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Nurse striving to remove barriers for colour blind patients

Colour coding in hospitals creates barriers to accessing healthcare for colour blind people, a nurse working on an alternative has said.

Jaypee Palis, outpatient nurse manager at East Suffolk and North Essex NHS Foundation Trust, said the common use of coloured navigation lines, colour-coded equipment and other such signifiers in hospitals was causing health inequalities for people with colour blindness.

“One of my patients missed an appointment because he couldn’t see the colours”

Jaypee Palis

Ms Palis began investigating the need for improvements to signage around hospitals, as part of a leadership scholarship with the Florence Nightingale Foundation (FNF), after a friend, who is colour blind, told her he struggled to access healthcare because of it.

Having asked some patients in her own trust area about their experiences, Ms Palis decided she would like to raise awareness of colour blindness, which she described as an “invisible disability”.

She has since launched an official survey on the issue in her trust, data for which is still being gathered. It is asking patients if they would like to amend coloured footpaths to icons, numbers or shapes and what other navigation aids could help.

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“[My friend] told me he didn’t want to go to his doctor’s appointment because he felt people would tell him he’s stupid by not identifying colours on signs,” Ms Palis told Nursing Times.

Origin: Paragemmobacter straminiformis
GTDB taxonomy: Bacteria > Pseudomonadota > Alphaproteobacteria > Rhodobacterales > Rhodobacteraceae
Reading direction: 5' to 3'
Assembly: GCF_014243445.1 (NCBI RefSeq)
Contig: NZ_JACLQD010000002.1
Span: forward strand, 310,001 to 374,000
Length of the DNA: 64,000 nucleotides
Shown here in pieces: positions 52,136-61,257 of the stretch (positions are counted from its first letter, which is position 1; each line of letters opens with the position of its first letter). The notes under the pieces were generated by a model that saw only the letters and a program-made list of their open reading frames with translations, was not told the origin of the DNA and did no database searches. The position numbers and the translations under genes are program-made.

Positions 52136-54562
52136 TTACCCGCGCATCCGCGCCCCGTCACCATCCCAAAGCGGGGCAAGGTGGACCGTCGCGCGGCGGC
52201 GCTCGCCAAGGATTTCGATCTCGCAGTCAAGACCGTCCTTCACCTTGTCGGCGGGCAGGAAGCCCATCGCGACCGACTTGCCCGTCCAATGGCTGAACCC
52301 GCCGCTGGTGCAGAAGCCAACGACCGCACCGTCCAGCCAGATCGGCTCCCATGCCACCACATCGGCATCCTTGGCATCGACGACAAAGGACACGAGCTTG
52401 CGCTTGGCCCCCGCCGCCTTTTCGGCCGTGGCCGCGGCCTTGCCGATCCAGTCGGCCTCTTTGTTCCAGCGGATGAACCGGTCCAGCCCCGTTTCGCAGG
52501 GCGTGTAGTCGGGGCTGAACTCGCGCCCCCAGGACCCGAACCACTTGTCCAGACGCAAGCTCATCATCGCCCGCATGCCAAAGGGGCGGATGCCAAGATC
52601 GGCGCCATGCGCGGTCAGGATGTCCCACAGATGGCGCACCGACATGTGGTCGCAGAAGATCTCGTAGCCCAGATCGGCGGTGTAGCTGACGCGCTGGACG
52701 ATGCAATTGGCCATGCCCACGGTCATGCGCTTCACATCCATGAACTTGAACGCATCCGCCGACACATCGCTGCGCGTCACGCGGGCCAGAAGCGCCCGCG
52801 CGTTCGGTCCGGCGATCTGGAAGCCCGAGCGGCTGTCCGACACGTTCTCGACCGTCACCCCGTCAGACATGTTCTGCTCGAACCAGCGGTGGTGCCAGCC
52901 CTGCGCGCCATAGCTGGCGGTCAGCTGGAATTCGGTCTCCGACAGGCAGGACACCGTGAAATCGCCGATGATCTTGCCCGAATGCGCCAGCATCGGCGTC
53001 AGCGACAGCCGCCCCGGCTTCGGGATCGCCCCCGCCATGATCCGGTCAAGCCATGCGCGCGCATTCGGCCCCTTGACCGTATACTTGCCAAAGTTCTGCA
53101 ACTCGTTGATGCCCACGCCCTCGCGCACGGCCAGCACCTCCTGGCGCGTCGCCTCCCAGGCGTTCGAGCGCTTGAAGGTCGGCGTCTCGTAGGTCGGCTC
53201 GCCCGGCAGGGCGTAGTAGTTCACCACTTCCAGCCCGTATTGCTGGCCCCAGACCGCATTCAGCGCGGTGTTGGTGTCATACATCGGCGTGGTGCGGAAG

“I felt it was a health inequality; my best friend can’t access equal healthcare service because of his colour blindness.

“Across the country, big departments are using coloured footpaths and coloured lines for people to navigate around the hospital.”

Ms Palis said she noticed these coloured footpaths in particular were used in departments with large patient footfall, such as outpatients, where she worked.

“One of my patients missed an appointment because he couldn’t see the colours,” she said.

“Some have also complained informally to me that they have been late because they couldn’t find rooms because of it. One was asked to follow purple lines, but got lost because they were following yellow.”

Colour vision deficiency (the clinical term for colour blindness) affects around one in 12 men and one in 200 women in the UK, according to charity Colour Blind Awareness UK, with whom Ms Palis has been working for her project.

Ms Palis said, once she has gathered more data, she intended to pitch a quality improvement project to her trust, with the long-term hope it would be rolled out nationally, to make hospitals more colour blind-friendly.

This would include changing signs, improving awareness of the deficiency among clinicians and potentially flagging it on a patient’s electronic record.

As well as this, Ms Palis said electronic navigation aids akin to satnavs for use inside hospitals could be trialled to help people with colour blindness and other conditions which impede their ability to find their way around.

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Ms Palis added that making hospitals more accessible to colour blind people would also help clinicians who may have the deficiency themselves.

She said: “Because of this project, I’ve been working in partnership with Colour Blind Awareness UK and I have had nursing and other healthcare staff supporting my project because they want it for both their patients but also staff who work with it.

“For example, staff who deal with different machines which are governed by [colour-coded buttons or labels]. I want [to hear] their life experiences [for the project].”

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